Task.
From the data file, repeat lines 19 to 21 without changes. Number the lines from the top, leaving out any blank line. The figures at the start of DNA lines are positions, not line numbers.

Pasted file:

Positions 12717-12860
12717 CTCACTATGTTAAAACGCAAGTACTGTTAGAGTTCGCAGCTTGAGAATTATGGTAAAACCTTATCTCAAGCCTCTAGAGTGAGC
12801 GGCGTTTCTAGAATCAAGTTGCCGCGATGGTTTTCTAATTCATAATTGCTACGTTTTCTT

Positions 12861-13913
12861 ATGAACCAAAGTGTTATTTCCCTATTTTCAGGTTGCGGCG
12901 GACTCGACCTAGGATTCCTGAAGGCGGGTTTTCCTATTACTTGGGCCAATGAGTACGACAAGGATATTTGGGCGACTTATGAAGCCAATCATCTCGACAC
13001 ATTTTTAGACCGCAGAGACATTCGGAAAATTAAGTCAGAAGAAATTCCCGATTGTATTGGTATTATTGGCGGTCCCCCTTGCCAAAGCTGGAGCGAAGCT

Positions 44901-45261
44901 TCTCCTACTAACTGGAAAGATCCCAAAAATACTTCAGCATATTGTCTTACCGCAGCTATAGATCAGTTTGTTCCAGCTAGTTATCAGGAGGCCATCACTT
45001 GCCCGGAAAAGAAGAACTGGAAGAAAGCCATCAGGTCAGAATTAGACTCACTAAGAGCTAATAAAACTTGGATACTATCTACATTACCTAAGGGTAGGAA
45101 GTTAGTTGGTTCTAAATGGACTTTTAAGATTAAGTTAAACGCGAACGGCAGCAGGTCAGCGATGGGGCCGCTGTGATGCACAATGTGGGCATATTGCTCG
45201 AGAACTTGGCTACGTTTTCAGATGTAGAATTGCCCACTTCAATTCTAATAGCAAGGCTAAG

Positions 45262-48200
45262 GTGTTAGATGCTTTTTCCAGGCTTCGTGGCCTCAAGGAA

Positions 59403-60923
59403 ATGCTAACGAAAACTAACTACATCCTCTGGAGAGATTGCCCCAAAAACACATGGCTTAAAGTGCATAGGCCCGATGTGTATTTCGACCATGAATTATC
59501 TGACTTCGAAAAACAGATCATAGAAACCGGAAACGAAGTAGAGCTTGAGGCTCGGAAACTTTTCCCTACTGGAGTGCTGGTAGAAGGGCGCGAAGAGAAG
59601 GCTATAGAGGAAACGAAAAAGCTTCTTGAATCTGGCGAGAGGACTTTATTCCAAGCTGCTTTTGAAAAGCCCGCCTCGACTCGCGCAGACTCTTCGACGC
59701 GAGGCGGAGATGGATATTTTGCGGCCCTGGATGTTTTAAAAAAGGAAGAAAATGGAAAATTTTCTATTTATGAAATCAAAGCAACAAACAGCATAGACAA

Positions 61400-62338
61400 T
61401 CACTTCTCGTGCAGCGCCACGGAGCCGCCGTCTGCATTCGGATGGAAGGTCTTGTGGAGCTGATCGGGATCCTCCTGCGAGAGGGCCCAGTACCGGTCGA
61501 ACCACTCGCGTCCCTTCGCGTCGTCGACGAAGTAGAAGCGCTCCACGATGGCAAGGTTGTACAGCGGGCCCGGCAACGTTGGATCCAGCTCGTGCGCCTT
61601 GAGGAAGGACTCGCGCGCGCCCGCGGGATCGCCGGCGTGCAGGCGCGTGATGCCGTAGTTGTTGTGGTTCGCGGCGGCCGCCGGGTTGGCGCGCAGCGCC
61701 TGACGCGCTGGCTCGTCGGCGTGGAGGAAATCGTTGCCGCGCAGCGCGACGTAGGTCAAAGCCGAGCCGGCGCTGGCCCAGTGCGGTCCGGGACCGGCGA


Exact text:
59701 GAGGCGGAGATGGATATTTTGCGGCCCTGGATGTTTTAAAAAAGGAAGAAAATGGAAAATTTTCTATTTATGAAATCAAAGCAACAAACAGCATAGACAA

Positions 61400-62338
61400 T